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Tuesday, February 2, 2016

The Maly's Cherry

Photo: Viktor Vasiliev

By Carol Rocamora
“My darling, how hard it was for me to write that play.”
So wrote an ailing 43-year-old playwright named Anton Chekhov, when he sent The Cherry Orchard (coming to the BAM Harvey Theater Feb 17—27) to his wife at the Moscow Art Theatre in October 1903. Whereas each of his previous plays had taken him only weeks to write, this one took him almost two years. It would be his last.

Chekhov’s first symptoms of consumption came in 1884, the year he graduated from medical school. He ignored the warnings. “It’s probably just a burst blood vessel,” he wrote dismissively, plunging into work. During the next year he would practice medicine, write 100 short stories, and experiment with vaudeville.

But the symptoms persisted, with hemorrhages in 1886, 1889, and 1897—when the official diagnosis came. His doctors banished him to Yalta, “my hot Siberia,” as he called it, far from Moscow and the Russian countryside that he loved. Even in decline, he managed to write three of his four masterworks: The Seagull (1896), Uncle Vanya (1897), and The Three Sisters (1901).

Monday, February 1, 2016

Honoring Maya Plisetskaya

Maya Plisetskaya. Photo: ITAR-TASS Photo Agency
By Susan Yung

Dance may be the most viscerally affecting of art forms, but its evanescence is painfully apparent when considering the bygone stars of, for example, ballet—in this case, Russian prima ballerina assoluta Maya Plisetskaya (1925—2015), whose career reached its height mid-20th century. Most people, even ballet fans, have little first-hand knowledge of this famous dancer. And yet she has exerted a profound influence on the genre and its current standard-bearers, such as the Mariinsky Theatre’s Diana Vishneva and Uliana Lopatkina, who bring four Maya-inspired programs to BAM this month, with the Mariinsky’s magnificent orchestra led by Maestro Valery Gergiev, who was a friend of Plisetskaya’s. With the help of archival troves and the ubiquity of video, we can glean why she made such an impression on our era’s artists.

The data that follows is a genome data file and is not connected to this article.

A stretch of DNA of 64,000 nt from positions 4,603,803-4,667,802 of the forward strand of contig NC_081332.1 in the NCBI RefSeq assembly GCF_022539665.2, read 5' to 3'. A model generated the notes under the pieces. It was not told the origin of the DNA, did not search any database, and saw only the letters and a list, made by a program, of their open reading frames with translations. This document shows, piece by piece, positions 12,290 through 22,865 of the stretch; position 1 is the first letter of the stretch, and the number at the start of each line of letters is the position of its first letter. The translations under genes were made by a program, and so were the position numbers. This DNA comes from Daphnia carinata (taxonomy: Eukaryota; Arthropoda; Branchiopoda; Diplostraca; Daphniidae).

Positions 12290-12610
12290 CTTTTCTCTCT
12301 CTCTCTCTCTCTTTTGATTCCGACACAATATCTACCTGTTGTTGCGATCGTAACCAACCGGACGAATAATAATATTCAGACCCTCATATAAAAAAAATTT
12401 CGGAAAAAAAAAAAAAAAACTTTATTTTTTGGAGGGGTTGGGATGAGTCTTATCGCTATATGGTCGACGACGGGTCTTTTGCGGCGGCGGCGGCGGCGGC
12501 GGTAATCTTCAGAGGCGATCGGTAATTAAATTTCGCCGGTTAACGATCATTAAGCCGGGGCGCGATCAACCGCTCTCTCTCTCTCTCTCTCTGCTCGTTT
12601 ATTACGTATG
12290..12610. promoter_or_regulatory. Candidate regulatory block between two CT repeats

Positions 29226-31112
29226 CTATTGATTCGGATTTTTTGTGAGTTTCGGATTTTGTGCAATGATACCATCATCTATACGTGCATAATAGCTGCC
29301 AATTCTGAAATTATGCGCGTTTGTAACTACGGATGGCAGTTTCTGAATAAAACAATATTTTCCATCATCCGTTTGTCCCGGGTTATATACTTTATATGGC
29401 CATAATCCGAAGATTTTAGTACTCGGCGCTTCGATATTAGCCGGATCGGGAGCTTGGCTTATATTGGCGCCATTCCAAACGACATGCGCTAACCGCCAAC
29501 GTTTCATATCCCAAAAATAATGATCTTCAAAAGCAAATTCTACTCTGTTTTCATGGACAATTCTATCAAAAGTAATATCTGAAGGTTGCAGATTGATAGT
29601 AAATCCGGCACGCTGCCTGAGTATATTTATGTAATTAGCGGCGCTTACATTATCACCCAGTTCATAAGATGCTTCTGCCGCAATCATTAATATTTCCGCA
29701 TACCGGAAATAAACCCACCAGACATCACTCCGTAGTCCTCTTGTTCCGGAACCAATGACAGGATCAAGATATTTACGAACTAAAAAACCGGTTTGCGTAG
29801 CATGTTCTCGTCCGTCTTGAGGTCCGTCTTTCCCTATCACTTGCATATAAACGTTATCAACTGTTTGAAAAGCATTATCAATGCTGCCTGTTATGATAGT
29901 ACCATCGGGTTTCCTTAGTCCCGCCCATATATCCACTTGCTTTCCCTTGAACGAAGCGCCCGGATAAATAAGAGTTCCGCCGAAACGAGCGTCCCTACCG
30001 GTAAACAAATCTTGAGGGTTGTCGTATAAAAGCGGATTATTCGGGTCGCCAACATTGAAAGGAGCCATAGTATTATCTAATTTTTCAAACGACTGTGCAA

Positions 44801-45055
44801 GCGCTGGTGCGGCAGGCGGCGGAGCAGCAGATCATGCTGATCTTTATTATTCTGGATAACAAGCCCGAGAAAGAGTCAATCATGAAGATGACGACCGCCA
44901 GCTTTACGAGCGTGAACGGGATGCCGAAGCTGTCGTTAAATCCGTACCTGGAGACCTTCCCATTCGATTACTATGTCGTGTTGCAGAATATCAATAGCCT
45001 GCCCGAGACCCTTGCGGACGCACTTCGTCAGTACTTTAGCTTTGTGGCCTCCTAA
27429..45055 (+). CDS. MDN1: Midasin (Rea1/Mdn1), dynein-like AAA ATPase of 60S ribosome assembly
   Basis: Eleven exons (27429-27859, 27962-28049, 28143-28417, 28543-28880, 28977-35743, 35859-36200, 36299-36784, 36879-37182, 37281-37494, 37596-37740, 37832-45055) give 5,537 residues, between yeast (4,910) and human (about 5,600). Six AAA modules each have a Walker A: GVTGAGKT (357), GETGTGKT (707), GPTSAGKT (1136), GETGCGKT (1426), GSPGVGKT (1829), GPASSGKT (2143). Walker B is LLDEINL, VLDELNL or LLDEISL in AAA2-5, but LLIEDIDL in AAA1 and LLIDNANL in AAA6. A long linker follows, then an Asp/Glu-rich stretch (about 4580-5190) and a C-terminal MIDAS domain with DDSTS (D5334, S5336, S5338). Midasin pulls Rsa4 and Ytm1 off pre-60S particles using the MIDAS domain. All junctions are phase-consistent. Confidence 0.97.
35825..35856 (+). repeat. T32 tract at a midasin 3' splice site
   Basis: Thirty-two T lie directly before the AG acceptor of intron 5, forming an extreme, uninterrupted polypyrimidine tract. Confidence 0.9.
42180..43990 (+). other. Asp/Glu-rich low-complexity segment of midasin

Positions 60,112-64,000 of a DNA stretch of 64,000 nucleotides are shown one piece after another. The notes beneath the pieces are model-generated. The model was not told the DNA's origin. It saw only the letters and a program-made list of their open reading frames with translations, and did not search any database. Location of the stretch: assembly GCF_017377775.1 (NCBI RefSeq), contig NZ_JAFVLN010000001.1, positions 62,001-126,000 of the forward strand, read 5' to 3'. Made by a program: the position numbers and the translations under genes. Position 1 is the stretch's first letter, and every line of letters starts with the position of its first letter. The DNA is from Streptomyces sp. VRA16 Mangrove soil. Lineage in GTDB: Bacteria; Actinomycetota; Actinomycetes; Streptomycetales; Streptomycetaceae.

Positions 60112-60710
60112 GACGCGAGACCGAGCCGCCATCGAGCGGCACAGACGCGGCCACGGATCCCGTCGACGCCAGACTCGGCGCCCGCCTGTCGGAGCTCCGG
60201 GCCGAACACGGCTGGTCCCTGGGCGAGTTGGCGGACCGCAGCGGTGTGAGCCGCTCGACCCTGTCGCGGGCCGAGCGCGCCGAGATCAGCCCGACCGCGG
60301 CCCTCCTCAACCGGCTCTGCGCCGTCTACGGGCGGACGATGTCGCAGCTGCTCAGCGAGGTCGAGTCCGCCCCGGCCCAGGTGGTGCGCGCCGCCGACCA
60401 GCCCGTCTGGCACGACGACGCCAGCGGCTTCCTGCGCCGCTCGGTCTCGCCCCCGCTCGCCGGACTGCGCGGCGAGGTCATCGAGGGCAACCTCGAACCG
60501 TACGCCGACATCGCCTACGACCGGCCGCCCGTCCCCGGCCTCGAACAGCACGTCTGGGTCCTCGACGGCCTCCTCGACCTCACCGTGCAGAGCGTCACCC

Tuesday, January 26, 2016

In Context: Trisha Brown Dance Company

The Trisha Brown Dance Company comes to BAM January 28—30 with Set and Reset, PRESENT TENSE and Newark (Niweweorce). Context is everything, so get even closer to the production with this curated selection of articles and videos related to the show. After you've attended the show, let us know what you thought below and by posting on social media using #TrishaBrown.

Friday, January 22, 2016

BAM Blog Questionnaire: Will Oldham of The Glory of the World

Tonight, Will Oldham (better known by the stage name Bonnie 'Prince' Billy) takes over the role of "The Man" in Charles Mee's new play The Glory of the Worldplaying the BAM Harvey Theater through February 6. We spoke with Oldham about posture, persona, and the public domain in anticipation of his BAM debut.

Will Oldham (Bonnie 'Prince' Billy).

How did you connect with Les Waters (artistic director of Actors Theatre of Louisville)? Have you worked on any other projects together in your hometown of Louisville?

It’s been a couple of years. Around when Waters came to town, somebody or some force allowed us to get together, and we have met and spoken about this or that. I go to see the work he directs, which is stronger and more satisfying with each successive production.

Tuesday, January 12, 2016

Dance, Valiant & Molecular